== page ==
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A team member has accidentally committed over 1GB of files to our master branch and pushed it up to origin. I've since removed it from source control and committed to master. However, all other collaborators who are updating their code (via git pull) are actually downloading the files as part of the history.

I want to get rid of that commit entirely from history. I imagine this would be much easier to do if I had access to the team member's computer, but I don't at the moment. So is there a way to do this without having to pull down the latest from remote?

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I assume you have a copy of the repo, but just that you don't have the latest with the big commit. You can push your copy to the repo with a git push -f to completely override that other repo commit and continue from there.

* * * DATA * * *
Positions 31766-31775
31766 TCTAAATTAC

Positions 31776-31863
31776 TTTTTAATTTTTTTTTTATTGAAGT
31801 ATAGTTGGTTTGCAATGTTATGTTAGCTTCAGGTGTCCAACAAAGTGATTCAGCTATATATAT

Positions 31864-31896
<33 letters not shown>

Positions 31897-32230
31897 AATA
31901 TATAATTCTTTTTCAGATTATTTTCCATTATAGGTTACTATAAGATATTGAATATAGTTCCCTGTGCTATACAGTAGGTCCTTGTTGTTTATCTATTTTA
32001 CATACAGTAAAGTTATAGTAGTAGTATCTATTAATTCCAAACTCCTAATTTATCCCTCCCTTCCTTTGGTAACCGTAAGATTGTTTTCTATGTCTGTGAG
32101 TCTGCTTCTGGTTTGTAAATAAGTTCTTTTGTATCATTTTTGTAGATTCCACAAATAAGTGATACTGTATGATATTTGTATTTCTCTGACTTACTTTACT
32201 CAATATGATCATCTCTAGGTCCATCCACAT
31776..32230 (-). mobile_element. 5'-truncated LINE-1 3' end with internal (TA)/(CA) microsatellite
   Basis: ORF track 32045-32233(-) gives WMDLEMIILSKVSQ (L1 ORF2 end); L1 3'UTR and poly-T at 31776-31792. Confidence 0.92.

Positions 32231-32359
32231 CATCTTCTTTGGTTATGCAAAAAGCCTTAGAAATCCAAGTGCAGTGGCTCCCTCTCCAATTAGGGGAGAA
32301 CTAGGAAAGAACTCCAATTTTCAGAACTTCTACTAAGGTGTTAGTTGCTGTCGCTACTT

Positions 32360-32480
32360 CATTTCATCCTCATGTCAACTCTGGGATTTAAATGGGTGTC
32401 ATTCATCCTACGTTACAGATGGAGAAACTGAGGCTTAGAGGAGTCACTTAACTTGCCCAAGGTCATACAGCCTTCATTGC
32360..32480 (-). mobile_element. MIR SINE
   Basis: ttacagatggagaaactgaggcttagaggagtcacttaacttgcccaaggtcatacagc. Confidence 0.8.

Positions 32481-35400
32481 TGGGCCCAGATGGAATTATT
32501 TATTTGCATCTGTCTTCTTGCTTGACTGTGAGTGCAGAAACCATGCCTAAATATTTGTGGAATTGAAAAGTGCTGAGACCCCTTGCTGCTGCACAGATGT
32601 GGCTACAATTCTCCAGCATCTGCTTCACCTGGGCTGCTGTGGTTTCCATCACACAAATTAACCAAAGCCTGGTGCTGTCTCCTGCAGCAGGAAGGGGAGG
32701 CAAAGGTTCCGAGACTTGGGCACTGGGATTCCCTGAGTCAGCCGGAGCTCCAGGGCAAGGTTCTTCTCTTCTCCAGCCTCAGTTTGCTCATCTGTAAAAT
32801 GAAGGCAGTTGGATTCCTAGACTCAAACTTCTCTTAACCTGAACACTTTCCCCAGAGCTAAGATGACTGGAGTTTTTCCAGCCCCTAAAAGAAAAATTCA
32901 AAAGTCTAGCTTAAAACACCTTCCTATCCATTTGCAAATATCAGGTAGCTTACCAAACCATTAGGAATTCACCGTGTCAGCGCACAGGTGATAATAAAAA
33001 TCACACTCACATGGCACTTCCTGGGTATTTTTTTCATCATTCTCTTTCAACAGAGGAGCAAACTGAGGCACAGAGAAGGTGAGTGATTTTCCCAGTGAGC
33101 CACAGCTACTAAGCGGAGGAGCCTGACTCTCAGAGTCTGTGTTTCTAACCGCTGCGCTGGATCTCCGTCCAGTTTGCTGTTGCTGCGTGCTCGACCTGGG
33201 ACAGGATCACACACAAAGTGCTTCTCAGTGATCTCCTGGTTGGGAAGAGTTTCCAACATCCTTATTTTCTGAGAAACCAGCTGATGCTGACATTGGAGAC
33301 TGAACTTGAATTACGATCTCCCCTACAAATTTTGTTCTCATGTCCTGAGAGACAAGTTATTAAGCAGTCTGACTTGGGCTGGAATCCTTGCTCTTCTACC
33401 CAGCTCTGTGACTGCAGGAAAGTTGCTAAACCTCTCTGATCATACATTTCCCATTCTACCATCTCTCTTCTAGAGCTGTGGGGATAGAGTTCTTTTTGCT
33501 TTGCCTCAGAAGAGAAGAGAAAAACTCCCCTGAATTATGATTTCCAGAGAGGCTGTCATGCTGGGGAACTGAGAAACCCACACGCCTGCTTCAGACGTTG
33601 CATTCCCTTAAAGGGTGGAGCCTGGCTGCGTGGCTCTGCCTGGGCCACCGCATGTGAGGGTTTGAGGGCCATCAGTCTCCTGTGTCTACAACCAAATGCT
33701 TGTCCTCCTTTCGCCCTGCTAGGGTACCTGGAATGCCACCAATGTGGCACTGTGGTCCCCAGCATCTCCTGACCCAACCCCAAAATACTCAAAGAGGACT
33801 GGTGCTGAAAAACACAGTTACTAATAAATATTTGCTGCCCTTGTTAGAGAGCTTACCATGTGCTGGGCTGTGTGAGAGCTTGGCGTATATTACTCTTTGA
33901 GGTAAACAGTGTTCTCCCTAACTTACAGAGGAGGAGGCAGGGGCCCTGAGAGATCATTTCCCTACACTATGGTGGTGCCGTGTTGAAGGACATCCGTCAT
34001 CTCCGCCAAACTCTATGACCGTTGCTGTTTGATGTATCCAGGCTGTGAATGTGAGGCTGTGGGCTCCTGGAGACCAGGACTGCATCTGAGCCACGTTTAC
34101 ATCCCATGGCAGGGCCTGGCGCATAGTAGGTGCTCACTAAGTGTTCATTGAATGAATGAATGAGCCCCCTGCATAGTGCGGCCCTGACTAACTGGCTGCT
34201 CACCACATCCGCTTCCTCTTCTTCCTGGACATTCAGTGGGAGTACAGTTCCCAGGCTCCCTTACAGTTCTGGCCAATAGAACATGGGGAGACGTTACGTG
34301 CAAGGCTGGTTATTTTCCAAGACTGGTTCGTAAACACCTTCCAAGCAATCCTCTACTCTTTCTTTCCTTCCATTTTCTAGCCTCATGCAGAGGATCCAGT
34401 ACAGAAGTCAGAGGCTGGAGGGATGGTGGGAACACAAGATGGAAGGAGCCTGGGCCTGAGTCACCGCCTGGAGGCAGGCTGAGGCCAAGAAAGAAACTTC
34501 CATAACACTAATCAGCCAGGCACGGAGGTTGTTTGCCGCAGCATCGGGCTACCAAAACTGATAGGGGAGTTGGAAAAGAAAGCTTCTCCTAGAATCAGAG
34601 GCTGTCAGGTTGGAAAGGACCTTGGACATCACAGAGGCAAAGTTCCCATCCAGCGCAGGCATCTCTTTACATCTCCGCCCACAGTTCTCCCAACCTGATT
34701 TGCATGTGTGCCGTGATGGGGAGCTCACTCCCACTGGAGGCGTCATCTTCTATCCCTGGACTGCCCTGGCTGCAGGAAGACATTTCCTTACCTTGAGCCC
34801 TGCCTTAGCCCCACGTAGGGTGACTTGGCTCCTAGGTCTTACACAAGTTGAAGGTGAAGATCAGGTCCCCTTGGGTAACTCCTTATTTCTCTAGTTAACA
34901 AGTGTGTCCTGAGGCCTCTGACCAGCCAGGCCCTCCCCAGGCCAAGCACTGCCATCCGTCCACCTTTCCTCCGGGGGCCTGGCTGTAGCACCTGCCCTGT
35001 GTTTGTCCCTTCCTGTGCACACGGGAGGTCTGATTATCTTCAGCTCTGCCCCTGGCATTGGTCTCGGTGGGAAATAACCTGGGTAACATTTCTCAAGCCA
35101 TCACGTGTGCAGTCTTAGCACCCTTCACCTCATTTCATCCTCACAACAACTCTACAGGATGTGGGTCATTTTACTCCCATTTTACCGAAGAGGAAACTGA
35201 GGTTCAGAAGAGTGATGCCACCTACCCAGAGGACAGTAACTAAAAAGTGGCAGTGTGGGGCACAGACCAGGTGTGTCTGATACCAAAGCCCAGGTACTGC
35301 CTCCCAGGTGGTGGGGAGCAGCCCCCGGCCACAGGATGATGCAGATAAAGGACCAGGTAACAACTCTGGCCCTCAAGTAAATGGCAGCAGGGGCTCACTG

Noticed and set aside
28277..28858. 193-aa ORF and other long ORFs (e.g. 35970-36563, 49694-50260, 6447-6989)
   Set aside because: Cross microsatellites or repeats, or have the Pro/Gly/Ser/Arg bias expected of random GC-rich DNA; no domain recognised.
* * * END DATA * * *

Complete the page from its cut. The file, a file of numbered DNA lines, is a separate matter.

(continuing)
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Cool. Yeah, I don't have that commit, so I want to avoid it as much as possible. Problem is she committed more code afterward, so would doing a push -f blow that away? –  John Mar 20 '12 at 8:18
@john - of course. Now that is her job to make sure it gets pushed once the repo is in a proper state. The code will be blown away from the server, but will of course remain on her local repo and she must be able to rebase / pull and push. –  manojlds Mar 20 '12 at 8:21
I somehow managed to do a partial pull (git pull origin master followed by a CTRL+C). It didn't download the files, but got my history up to date. So I was able to do a rebase to get the commit out and push -f up to master. –  John Mar 20 '12 at 8:45

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